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How to Get Unstuck and Get Back On Track to Achieving Your Goals

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How to Get Unstuck and Get Back On Track to Achieving Your Goals

Ah, procrastination—the silent killer of dreams.

You’re probably familiar with the feeling you get when you know there is something you ought to be doing, but you just can’t seem to get to it. When you’re feeling stuck, motivating yourself to get going is just the hardest thing to do. Maybe you’ve experienced this yourself: the sneaky voice that suggests you contemplate giving up on what you really want…

“Downsize your dreams.”

“Compromise.”

“Don’t reach so high… you’ll only be disappointed”, it says.

It’s not your fault you have these feelings of doubt now and again—not at all—and the really good news is there is something you can do to get unstuck right now. This method doesn’t involved trying to motivate yourself artificially, but it does involve getting back into your natural flow.

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Let me explain:

1. Find your natural flow

Have you ever had those times when things just seem easy? When everything falls into place, and you bounce from one task to the next effortlessly; time flies by, and your productivity goes through the roof whilst everything is harmonious and fun.

You know what I mean, don’t you? These are the times when you are working to your natural flow.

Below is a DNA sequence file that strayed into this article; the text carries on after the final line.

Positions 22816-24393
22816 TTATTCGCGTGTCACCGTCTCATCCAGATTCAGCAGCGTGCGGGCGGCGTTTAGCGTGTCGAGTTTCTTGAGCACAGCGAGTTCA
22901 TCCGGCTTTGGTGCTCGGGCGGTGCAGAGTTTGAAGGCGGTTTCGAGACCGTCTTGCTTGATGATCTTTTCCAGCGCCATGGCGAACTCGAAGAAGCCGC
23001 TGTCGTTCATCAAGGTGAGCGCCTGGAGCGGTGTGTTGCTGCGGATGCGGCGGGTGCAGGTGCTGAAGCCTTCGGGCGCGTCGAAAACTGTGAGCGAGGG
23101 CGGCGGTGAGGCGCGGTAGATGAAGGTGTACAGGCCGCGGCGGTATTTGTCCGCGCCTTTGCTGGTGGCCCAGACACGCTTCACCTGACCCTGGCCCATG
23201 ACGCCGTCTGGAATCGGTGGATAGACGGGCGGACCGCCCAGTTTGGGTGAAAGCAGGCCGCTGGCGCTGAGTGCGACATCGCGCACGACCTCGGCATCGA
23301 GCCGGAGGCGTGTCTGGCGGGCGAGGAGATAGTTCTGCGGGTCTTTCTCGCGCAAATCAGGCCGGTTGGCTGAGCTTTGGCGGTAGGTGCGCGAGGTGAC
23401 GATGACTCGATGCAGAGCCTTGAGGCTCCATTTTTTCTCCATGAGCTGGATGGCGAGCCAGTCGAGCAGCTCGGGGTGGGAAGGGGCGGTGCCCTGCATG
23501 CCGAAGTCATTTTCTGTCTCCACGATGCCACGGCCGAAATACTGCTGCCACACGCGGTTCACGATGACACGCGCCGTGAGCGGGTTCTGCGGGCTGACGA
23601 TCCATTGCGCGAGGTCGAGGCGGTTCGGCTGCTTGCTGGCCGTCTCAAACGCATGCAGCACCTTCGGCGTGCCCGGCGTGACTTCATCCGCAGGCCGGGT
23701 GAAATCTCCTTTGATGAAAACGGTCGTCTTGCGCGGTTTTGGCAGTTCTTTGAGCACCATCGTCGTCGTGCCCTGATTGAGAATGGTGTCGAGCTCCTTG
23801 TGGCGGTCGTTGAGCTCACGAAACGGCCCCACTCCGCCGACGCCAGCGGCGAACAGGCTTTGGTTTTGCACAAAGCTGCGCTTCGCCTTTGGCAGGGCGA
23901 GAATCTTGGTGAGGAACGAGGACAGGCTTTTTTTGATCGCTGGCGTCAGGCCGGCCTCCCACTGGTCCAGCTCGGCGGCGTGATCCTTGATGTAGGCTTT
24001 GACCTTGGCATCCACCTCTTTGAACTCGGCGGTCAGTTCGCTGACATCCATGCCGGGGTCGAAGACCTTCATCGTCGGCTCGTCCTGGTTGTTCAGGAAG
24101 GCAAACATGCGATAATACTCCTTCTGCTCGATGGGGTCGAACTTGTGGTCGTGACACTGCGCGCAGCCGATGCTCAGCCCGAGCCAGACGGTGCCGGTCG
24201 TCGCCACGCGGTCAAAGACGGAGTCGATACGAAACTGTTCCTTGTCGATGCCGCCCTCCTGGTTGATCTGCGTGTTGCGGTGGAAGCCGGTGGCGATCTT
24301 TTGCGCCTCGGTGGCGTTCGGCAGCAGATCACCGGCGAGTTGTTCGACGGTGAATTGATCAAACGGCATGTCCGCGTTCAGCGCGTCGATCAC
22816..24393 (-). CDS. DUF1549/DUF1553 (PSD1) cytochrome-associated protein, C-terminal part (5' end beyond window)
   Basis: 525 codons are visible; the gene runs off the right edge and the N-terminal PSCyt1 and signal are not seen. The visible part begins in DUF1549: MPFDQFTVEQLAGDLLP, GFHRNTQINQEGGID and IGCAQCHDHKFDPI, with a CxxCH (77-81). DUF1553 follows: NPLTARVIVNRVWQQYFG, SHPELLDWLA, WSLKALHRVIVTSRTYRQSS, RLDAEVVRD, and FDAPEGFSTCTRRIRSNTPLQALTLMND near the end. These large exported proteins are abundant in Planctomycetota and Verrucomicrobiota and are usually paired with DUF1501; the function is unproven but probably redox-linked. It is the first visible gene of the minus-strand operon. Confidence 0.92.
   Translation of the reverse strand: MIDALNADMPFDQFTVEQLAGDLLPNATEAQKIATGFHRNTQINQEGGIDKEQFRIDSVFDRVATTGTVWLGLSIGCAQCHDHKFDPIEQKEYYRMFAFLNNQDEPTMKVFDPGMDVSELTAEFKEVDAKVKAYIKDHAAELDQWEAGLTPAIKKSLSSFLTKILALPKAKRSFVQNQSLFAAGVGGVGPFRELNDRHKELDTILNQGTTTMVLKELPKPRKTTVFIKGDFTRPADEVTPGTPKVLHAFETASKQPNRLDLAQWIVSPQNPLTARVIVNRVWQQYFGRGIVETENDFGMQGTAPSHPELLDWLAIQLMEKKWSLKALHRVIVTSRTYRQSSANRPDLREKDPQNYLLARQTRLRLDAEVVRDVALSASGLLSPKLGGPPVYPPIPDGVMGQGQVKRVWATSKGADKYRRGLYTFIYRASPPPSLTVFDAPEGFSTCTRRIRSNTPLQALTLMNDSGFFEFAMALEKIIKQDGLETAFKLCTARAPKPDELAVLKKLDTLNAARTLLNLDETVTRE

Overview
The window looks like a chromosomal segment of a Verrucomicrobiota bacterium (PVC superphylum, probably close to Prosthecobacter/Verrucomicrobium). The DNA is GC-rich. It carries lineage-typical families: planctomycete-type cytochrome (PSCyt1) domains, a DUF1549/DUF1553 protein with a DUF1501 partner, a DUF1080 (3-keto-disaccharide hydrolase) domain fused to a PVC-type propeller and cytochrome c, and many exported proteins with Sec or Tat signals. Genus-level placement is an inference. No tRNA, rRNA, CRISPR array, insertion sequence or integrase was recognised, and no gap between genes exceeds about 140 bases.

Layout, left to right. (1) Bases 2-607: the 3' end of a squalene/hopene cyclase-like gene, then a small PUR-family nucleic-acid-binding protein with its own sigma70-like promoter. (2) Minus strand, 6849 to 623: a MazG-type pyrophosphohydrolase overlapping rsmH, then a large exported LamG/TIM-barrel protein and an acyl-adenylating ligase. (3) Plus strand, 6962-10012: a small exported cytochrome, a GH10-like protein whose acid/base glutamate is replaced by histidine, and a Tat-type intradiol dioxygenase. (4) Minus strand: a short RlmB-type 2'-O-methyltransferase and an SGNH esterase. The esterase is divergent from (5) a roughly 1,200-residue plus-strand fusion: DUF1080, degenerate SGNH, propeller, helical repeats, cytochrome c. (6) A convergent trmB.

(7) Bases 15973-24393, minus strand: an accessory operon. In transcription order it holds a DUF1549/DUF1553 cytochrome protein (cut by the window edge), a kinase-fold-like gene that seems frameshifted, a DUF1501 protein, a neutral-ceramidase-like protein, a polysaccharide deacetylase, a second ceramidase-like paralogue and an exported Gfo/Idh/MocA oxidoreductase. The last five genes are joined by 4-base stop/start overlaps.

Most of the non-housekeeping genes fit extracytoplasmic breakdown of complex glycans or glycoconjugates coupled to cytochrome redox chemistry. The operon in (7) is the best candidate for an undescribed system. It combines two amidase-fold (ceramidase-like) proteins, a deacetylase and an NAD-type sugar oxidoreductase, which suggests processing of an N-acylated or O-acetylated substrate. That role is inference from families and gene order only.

Now by contrast, when you’re not in your natural flow is when you feel STUCK. Everything seems to take forever, and each task gets more and more tedious, almost like your energy is being zapped out of you. I bet you’ve also had times like this too… am I right?

Well, don’t despair, because there is a way out of it, and it’s easier than goal setting. It doesn’t involve discovering your life purpose, and it doesn’t mean you have to rely on pure willpower and determination.

In fact, the solution lies in two simple lists. More on this shortly.

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2. Understand the root cause of your pain

The pain and frustration you experience lies in doing things that keep you out of your flow. You see, we’re all wired in our own ways, and while some of us light up in front of an audience, others may feel that giving a speech is the biggest stress they could ever imagine.

While some people love picking up the phone or networking, others thrive on the detail of a spreadsheet or a process map.

The point is, there are some things we each love to do, that are within our natural flow, and there are things that make us feel stuck.

The key to getting back into flow and overcoming the stuck-ness is simply a case of spending a greater proportion of your day on tasks that are within your flow. The degree to which you can do this, is the degree to which you will THRIVE.

The first thing we need to do is define when you are in flow, and when you are stuck.

3. Create a tale of two lists

These two lists are things that anyone who masters anything is on some level aware of as they go about their day. Here is the quick-fire way that you can adopt the same approach and make it work for you—starting right now: